why does RAND_add() take "randomness" as a "double"?

Jakob Bohm jb-openssl at wisemo.com
Wed May 22 15:03:14 UTC 2019

On 21/05/2019 16:44, Salz, Rich via openssl-users wrote:
> When I overhauled the RAND mechanism, I tried to deprecate this use of floating point, in favor of just a number from 0 to 100 but was voted down.
> It *is* stupid.  Luckily, on a modern system with system-provided randomness to seed the RNG, you never need this call.

Perhaps it would have been more acceptable to use a binary base,
instead of a decimal percentage, as there is nothing inherently
decimal about this value.

Good options inspired by other cryptographic libraries include:

- Number of bits of entropy passed in call (For example, a
  perfectly balanced coin flipper could provide the 4 byte
  values "head" or "tail" with an entropy of 1 bit).

- 256th of bits ditto (for example a coin flipper with a known
  slight imbalance could report 252/256th of a bit for each flip
  included in the buffer).

- 32th of bits ditto (makes the "100%" case equal to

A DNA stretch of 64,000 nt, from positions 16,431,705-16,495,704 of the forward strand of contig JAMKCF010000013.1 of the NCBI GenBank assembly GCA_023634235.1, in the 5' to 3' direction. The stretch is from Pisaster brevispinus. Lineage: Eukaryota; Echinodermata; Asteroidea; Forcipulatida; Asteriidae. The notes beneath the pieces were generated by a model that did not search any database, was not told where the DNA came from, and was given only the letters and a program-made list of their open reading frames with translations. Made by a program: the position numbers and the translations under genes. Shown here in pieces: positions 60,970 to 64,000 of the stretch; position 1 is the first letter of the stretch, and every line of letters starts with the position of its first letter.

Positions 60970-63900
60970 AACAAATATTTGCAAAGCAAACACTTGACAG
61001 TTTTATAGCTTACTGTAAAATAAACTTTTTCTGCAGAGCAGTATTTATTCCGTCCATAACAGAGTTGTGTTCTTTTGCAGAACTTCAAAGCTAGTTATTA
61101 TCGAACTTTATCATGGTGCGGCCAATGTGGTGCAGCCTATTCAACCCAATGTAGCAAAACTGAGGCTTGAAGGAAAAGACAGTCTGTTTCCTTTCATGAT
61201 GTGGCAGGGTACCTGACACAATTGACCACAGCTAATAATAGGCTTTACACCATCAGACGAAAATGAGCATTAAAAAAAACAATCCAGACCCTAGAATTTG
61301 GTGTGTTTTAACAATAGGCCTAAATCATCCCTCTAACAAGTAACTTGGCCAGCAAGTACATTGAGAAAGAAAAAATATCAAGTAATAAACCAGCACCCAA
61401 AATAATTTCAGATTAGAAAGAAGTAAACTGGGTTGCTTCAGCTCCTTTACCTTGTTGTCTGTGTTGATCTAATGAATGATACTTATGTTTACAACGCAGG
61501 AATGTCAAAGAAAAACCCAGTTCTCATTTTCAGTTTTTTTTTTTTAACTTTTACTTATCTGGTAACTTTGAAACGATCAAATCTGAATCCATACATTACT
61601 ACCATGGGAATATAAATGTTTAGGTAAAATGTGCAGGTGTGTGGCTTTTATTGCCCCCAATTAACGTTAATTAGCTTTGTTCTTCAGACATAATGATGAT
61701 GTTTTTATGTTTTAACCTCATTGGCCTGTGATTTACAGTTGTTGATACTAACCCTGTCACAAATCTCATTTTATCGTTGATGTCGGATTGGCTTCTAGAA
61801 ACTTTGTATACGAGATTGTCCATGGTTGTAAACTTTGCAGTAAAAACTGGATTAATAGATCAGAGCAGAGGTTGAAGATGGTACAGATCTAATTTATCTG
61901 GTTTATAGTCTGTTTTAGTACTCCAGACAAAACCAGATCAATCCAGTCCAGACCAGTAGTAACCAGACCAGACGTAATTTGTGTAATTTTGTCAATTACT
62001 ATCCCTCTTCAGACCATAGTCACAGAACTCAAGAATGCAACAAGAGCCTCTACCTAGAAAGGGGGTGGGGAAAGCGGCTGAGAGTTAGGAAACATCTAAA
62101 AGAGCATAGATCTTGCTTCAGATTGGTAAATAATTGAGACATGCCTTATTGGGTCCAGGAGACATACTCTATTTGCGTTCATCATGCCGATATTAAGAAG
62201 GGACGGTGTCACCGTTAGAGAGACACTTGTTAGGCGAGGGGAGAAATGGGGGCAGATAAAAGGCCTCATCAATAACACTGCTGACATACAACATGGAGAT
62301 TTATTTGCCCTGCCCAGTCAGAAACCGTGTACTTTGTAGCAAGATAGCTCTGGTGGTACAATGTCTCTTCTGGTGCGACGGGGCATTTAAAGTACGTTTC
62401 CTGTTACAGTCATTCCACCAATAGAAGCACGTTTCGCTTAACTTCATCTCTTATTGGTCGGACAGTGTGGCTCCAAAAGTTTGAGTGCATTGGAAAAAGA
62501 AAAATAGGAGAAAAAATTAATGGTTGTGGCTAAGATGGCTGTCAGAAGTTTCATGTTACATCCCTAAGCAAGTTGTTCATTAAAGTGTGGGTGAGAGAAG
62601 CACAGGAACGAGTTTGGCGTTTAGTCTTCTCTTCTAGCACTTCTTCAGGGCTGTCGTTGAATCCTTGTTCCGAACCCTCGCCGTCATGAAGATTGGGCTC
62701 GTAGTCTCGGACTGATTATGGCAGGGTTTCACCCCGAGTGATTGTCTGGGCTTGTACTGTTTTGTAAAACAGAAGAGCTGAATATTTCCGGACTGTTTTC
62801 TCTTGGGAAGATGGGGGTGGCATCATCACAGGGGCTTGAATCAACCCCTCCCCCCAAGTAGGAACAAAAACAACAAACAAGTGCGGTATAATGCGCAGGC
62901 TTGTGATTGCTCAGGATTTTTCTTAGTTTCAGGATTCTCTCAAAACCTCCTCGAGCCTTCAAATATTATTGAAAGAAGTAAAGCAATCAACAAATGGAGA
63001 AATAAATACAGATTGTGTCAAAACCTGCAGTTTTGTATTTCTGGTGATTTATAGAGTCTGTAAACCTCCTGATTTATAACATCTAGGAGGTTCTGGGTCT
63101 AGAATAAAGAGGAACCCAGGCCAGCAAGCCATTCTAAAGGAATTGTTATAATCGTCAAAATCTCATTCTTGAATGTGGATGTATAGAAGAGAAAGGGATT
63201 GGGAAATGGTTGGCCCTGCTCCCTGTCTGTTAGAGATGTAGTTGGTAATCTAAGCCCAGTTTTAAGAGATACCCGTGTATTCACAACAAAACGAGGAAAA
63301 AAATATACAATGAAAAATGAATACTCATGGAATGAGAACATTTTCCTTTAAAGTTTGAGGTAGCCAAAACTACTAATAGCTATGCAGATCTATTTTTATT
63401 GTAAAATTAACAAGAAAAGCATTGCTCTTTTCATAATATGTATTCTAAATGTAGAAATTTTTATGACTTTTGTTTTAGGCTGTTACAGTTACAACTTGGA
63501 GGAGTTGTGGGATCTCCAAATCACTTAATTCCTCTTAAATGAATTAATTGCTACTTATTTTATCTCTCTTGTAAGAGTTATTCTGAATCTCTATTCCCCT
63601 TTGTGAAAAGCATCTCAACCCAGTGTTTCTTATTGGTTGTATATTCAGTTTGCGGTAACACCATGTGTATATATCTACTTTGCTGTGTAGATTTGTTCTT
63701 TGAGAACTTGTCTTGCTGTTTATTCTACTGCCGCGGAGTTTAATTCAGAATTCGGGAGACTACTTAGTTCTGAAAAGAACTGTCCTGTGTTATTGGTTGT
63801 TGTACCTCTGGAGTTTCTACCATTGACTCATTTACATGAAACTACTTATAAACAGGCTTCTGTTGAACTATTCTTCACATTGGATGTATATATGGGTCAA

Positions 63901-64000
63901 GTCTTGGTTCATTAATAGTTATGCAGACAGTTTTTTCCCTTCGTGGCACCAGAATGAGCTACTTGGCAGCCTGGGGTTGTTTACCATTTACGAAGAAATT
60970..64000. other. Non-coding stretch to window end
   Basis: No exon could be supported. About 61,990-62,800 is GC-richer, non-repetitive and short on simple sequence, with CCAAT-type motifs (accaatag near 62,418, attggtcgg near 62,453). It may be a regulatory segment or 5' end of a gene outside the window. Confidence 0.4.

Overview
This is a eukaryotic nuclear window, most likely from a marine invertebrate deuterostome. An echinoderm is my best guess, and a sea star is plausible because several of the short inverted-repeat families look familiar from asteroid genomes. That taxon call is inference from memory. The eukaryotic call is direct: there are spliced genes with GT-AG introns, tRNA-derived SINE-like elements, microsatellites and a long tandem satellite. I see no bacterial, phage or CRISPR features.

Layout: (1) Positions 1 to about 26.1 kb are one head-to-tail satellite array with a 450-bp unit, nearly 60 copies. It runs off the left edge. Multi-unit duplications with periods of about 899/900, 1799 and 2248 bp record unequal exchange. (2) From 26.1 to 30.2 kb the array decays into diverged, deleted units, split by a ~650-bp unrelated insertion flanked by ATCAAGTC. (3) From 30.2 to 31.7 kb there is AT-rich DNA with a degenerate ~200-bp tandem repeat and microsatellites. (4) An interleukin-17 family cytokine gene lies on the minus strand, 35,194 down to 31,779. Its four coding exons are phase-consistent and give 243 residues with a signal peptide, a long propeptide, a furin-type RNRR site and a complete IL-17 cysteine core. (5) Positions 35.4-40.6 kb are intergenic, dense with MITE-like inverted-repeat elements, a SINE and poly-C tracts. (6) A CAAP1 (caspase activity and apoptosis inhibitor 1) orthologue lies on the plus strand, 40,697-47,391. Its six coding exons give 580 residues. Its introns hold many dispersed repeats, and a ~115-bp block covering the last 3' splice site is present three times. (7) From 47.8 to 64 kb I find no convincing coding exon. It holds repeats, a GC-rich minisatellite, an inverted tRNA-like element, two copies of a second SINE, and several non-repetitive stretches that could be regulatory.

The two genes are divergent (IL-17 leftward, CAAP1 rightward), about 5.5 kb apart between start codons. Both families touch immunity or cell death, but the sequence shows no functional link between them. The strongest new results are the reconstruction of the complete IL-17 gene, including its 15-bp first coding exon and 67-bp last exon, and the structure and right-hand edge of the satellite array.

(bytecount << 8)).

In each of those 3 cases, the internal measure of "entropy
left" would be in that same unit, and a compatibility mapping
for the old API would do the conversion of the double as a
pure inline macro that doesn't trigger "float used" compiler
magics in programs that don't use it.

Clarifying notes:

- The current limit of considering only 32 bytes of entropy
  is an artifact of the current set of RNG algorithms, and
  should not be exposed in the API design.  For example
  future addition of post-quantum algorithms may necessitate
  having an RNG with an internal state entropy larger than
  256 bits.

- Future RNG implementations may include logic to safely
  accumulate obtained entropy into "batches" before updating
  the RNG state, as this may have cryptographic benefits.

- The use of a dummy double to force the alignment of
  structures and unions to the "highest known" value can
  be trivially replaced by another type where it is not
  already treated as "not actually floating point
  operations" by the compiler.  For example by passing
  "-Ddouble=long long" as a compiler option.

- The use of floating point registers in CPU-specific
  vector unit optimizations can be readily avoided by
  a no-asm compile.

- Floating point calculations in test programs such as
  "openssl speed" is not relevant to actual library use.

- On Linux x86, test programs that avoid all floating
  point can be checked via the PF_USED_MATH flag or its
  upcoming Linux 5.x replacement.  This may be useful
  in the test suite.


Jakob Bohm, CIO, Partner, WiseMo A/S.  https://www.wisemo.com
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